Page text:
Judicial review is the system through which an individual ought to be able to go to a court and ask for a review of whether state action in respect of a certain issue is lawful. If the answer is no, there are various remedies the court can deploy to ensure government complies with the law. In performing this role, the courts are often said to be doing the job of upholding the Rule of Law. This simple account of judicial review is, as Harry Street once observed, ‘a nice idea … but we just don’t have it.’ This has been so for a range of reasons in recent history. Perhaps the primary failing of the present judicial review system is one of expense: judicial review is a ‘Rolls-Royce’ process that few can afford. This state of affairs was recently described as ‘public law’s disgrace.’ have started to use crowdfunding platforms to raise money in order to bring judicial review claims.4 Crowdfunded claims have included high-profile ‘public interest’ challenges on new policies relating to junior doctors’ pay and the triggering of Brexit under Article 50 of the Treaty on European Union. Although there is an increasing volume of crowdfunded judicial reviews, little has been said about this change – a shift which is, essentially, citizens using technology to gain access to an administrative justice processes in a way they may not have otherwise been able to.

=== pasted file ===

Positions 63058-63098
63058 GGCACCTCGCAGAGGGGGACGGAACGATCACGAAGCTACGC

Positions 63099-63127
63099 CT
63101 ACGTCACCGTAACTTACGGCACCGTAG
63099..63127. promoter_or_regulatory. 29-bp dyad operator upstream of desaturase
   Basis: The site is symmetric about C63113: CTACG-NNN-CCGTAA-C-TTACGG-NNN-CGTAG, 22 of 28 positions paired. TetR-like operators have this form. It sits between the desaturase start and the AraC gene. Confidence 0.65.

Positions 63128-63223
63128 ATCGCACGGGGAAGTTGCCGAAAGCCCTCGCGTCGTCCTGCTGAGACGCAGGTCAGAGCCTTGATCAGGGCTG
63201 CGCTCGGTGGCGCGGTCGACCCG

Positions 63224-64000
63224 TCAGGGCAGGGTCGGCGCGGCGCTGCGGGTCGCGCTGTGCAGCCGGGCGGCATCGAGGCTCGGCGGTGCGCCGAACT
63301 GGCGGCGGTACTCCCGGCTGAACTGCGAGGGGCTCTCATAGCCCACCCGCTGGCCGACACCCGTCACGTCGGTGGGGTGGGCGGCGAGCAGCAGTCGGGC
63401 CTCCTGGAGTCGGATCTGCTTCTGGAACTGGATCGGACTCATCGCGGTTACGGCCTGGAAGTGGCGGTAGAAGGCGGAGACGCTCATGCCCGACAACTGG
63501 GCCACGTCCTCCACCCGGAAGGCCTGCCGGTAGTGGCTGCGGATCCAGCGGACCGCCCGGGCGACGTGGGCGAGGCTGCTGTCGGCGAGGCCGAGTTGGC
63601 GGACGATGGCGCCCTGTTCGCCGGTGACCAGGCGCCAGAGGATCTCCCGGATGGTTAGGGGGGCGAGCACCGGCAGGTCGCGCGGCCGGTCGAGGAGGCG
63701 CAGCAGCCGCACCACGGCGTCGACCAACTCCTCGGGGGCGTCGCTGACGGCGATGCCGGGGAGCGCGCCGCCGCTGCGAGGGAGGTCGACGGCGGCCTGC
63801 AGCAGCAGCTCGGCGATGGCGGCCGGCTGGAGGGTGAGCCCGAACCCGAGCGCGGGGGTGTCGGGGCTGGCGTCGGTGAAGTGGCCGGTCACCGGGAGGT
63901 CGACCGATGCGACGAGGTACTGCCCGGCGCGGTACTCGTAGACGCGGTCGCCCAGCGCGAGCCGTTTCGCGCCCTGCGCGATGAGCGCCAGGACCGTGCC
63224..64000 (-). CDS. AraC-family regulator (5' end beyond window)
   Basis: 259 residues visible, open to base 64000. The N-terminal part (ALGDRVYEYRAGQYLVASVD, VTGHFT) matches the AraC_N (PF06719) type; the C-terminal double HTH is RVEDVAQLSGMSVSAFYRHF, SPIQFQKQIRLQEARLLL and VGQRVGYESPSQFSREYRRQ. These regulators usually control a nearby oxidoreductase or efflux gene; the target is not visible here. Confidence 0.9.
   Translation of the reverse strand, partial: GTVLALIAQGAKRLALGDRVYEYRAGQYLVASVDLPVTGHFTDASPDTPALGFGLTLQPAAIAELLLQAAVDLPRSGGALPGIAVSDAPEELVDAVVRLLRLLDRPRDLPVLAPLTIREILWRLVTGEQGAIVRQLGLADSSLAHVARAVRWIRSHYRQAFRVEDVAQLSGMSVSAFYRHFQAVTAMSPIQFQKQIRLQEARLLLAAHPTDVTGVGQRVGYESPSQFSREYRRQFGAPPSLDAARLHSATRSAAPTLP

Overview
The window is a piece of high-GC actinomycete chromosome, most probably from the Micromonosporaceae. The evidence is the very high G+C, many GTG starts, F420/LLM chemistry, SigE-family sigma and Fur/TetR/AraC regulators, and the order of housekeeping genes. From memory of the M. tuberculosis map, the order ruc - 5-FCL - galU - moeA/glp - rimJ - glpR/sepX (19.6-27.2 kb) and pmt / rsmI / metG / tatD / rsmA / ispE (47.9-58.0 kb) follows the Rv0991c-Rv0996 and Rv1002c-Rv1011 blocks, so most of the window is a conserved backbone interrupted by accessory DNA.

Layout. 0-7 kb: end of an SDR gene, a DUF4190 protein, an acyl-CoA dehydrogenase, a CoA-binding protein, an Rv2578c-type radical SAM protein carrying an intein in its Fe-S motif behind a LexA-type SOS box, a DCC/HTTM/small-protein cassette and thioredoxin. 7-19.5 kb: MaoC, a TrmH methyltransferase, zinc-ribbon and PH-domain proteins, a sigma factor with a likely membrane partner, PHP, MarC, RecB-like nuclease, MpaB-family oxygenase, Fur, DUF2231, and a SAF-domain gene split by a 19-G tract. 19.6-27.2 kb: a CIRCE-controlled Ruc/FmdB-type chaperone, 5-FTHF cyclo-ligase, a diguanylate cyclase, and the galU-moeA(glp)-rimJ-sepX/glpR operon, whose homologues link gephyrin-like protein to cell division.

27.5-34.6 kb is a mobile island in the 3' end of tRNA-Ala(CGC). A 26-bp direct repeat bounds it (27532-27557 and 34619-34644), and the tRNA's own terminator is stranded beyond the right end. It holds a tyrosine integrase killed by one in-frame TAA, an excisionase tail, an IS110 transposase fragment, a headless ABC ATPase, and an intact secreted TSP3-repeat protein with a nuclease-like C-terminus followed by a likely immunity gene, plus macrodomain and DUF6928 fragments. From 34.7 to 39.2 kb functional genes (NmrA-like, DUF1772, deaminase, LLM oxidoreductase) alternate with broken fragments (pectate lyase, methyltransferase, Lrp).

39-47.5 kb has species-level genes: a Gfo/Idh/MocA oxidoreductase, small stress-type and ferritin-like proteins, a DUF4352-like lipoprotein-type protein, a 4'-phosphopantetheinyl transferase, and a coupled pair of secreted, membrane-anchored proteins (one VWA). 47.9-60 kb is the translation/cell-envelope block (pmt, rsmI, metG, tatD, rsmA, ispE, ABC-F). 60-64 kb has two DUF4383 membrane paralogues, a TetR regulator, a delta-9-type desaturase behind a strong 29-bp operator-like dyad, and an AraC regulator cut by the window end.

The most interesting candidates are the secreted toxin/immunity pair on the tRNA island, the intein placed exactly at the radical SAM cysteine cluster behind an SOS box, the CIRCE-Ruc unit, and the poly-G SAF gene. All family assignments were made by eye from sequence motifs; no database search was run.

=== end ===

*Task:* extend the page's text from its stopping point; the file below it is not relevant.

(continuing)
In this chapter I explain how crowdfunding works and the changes in practice we have seen in recent years, particularly in relation to public interest judicial review cases.